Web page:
U.S. Census: Young adults flee Cape Cod

They leave the Cape, they say, because the housing is unaffordable or because the social options are scarce. Or they never come at all, citing a lack of opportunities for career advancement or a dearth of potential romantic partners.

“Pretty much all my close friends have left,” said Ben Woods, 27, who moved from Brewster to Boston nine years ago, after graduating from high school on the Cape. “It definitely has appeal to visit for a few days at a time, but I don’t think I can ever see myself living there full time again.”

Since 2000, Cape Cod has lost more than a quarter of its population of young adults, according to 2010 U.S. Census figures being released today. Between 2000 and last year, the number of people between the ages of 25 and 44 living on Cape Cod fell 26 percent, from 55,577 to 40,658.

Statewide, the population in that age range fell by 13 percent over the same period.

At the same time, the number of Cape residents 80 or older jumped 21 percent, from 13,833 in 2010 to 16,759 last year.

The specific numbers may be new, but the trend is far from surprising.

The decline in the Cape’s population of young people has been a significant concern in the region since at least 2007, when demographer Peter Francese galvanized business and civic leaders with his analysis of the area’s demographic woes. Fewer young people and a rapidly aging population, he warned, could drive up health care costs, increase taxes and weaken the overall economy.

“There’s always been an urgency,” said Wendy Northcross, chief executive officer of the Cape Cod Chamber of Commerce. “We have to reverse the trend.”

Four years after leaders started responding to Francese, the results of local efforts to attract young people to Cape Cod and keep them here have been uneven. However, as early programs faltered, some new initiatives have been launched.

Perhaps the most direct response to Francese’s presentation was the formation of Cape Cod Focus, a sort of steering committee intended to help inform and guide efforts to improve the region’s demographic balance.

The group held some initial meetings, created a website and sponsored some events, but faded from the scene within a couple of years.

“It disappeared for lack of administrative support,” said Gary Sheehan, the CEO of Cape Medical Supply and one of the founders of Cape Cod Focus.

The economic downturn also played a role in the group’s demise, Northcross said.

“That information came on the cusp of the deep recession,” she said. “There were always good intentions, but when you don’t have resources, things get put on ice.”

In 2008, the state, local employers and Housing Assistance Corp. launched a collaborative effort to subsidize housing for area workers who earned average incomes. At least one person — an employee of Shepley Wood Products — bought a house through the program, but it also fell victim to the recession, HAC chief executive Rick Presbrey said.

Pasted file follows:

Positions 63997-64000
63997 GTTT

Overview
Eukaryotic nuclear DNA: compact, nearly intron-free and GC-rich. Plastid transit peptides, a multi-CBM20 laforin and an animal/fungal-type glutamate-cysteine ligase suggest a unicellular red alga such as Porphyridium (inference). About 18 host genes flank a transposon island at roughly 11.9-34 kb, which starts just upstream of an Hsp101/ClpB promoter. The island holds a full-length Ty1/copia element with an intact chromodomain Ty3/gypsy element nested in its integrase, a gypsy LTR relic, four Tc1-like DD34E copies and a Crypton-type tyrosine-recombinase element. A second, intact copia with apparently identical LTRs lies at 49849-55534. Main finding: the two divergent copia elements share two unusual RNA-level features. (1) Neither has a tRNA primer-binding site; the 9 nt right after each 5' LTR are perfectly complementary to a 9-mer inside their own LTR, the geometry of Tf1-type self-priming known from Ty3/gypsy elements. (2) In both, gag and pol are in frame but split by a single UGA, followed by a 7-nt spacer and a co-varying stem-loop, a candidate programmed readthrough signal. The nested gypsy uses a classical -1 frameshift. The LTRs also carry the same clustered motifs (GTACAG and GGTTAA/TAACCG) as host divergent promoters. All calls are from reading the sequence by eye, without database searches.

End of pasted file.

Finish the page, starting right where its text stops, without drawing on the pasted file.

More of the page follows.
“What we found was that lots of employers want housing for their employees, but the approach to getting it done was complicated in some ways,” he said. “Part of it was employers not wanting to come up with any cash in a situation when things are bad.”

As the economy begins its slow climb toward recovery, however, other efforts are springing up to replace those that have fizzled out.

The Cape Cod Chamber of Commerce, Cape Cod Technology Council, Cape Cod Commission and OpenCape Corp. have formed an effort called Smarter Cape that, Northcross said, has evolved out of the ideas Cape Cod Focus was promoting.

“Essentially, the Smarter Cape effort is looking at how can we use innovative thinking and technology to diversify our economy,” she said.

The leaders of the four groups meet regularly and are in the process of writing a concrete plan for action, she said. Possible steps include a marketing campaign to promote the Cape as a great place to live and work, and the creation of a regional permitting process, she said.

Cape Cod Young Professionals, founded in 2005, will soon be launching a program called Career Connect to give scholarships to young professionals seeking further education, and help create internship and mentor opportunities for participants, Brian Carey, the president of the group’s board of directors, said.

“We’re really hoping that this takes off and can have a very good impact on the Cape in terms of retaining young professionals down here,” he said.

To Francese, however, the newest census numbers suggest that the Cape should still be alarmed. A population with more people over 65, he said, translates into higher health care costs for everyone, while shrinking numbers of young people make it harder for businesses to thrive, he said.

“There’s nobody left to speak of that can afford to live on the Cape,” he said.

The only way to change the course is to undertake a coordinated Capewide effort to rebalance the area’s population, Francese said.

“The Cape is suffering from a multitude of problems because it would not realize the central fact that demographics is destiny,” he said. “Now the question is, with their backs up against the wall, are they going to do anything? I don’t know the answer.”

This story was published in the Cape Cod Times on August 18, 2011. Read the story and see more detailed numbers at CapeCodOnline.com.

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